Lapham-Hickey Steel Corp. v. Protection Mut. Ins. Co., 655 N.E.2d 842, 846, 166 Ill.2d 520, 211 Ill.Dec. 459 (1995) (internal citations and quotation marks omitted). Where the terms of a contract are clear, the court must ascertain the parties' intent solely from the language of the agreement. Commonwealth Ins. Co. v. Stone Container Corp., No. 99 C 8471, 2002 WL 31833862, at *4 (N.D. Ill.Dec. 16, 2002), citing, inter alia, LaSalle Natl. Trust, N.A. v. ECM Motor Co., 76 F.3d 140, 144-45 (7th Cir. 1996). But if the terms are ambiguous, the court may refer to extrinsic evidence to determine intent. Commonwealth Ins. 2002 WL 31833862 at *4.

         The Policy covers loss from collapse of all or part of the Dwelling resulting from the use of defective material or methods during construction, remodeling or renovation of the Dwelling. It defines “collapse” as “an abrupt falling down or caving in of a building or any part of a building with the result that the building or part of the building cannot be occupied[.]”[4]Excluded from “a state of collapse, ” however, is “a building or any part of a building that is in danger of falling down or caving in”; a part of a building that is standing, “even if it has separated from another part of the building”; and a building or any part of a building that is standing “even if it shows evidence of cracking, bulging, sagging, bending, leaning settling, shrinkage or expansion.” Two Illinois Appellate Court decisions have addressed “collapse” under a homeowners policy, both of which liberally construe the term. In Indiana Ins. Co. v. Liaskos, 697 N.E.2d 398, 297 Ill.App.3d 569, 231 Ill.Dec. 844 (1998), the court adopted the “modern view” that the term “is sufficiently ambiguous to include coverage for any substantial impairment of the structural integrity of a building” and “does not require complete destruction or falling in of the building or a part thereof nor would it require that the loss result from a sudden catastrophic occurrence.” Id. at 404 (internal citations omitted). In Gulino v. Economy Fire & Cas. Co., 971 N.E.2d 522, 2012 IL App. (1st) 102429, 361 Ill.Dec. 420 (2012), the court defined “entire collapse of a building” to include “caving in, ” meaning “to fall in or down esp[ecially] from being undermined.'” ¶ 18 (quoting Webster's Third New Int'l Dictionary 357 (1981)). The court reasoned that “caving in” “connotes the undermining of a structure that can be something less than a complete falling down.” Id.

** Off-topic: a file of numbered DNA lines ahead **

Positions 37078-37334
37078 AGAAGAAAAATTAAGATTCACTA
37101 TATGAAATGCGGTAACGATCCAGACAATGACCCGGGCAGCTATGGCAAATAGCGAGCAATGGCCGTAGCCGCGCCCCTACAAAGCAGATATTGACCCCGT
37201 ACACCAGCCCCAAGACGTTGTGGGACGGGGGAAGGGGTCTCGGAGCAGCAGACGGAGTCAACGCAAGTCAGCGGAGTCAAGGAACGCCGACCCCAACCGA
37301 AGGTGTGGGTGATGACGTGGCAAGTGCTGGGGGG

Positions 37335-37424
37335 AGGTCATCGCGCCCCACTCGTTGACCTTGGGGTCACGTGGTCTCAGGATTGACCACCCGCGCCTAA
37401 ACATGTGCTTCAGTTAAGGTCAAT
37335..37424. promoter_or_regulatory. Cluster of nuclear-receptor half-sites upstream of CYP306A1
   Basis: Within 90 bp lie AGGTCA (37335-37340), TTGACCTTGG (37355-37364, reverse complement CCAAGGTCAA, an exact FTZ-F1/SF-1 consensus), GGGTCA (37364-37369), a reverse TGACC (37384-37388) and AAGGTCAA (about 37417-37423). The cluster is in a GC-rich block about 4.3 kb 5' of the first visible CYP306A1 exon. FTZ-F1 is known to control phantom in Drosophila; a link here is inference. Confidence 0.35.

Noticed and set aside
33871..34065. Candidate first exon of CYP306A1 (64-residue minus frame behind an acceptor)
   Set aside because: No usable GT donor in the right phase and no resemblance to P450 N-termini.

After Liaskos and Gulino, and until the Illinois Supreme Court decides differently, [5] the legal meaning of “collapse” in a homeowners policy, disregarding the exclusions, is the sudden impairment/undermining of a structure even if the structure has not completely fallen down. If this view is adopted, the Dwelling would be in a state of collapse.

         The Policy, however, has one additional exclusion from coverage that was not present in the policies addressed in Liaskos and Gulino. The Policy does not cover a loss from a collapse if the building remains standing, even if cracked, bulging, sagging, bending, leaning, settled, shrunk or expanded. Travelers argues that this difference in policy language distinguishes the instant case from Liaskos and Gulino, citing cases from other jurisdictions in support. The Walshes argue that the court should adopt the holding of Kings Ridge Community Ass'n, Inc. v. Sagamore Ins. Co., 98 So.3d 74 (Fl. App. 2012), that the term “standing” is ambiguous and should be construed to include a situation where a building or part of a building has significantly dropped in height or elevation from its previous level.

         In Kings Ridge, eleven roof trusses supporting a wing of a structure failed, causing the roof above the trusses and a drop ceiling below the trusses to deflect downward twelve inches. Id. at 78. The court found that the term “standing” means “upright on the feet or base; remaining at the same level, degree, or amount for an indeterminate period.” Id. (quoting Merriam-Webster's Collegiate Dictionary 1216 (11th ed. 2008)). It concluded that, after the loss incident, the trusses, ...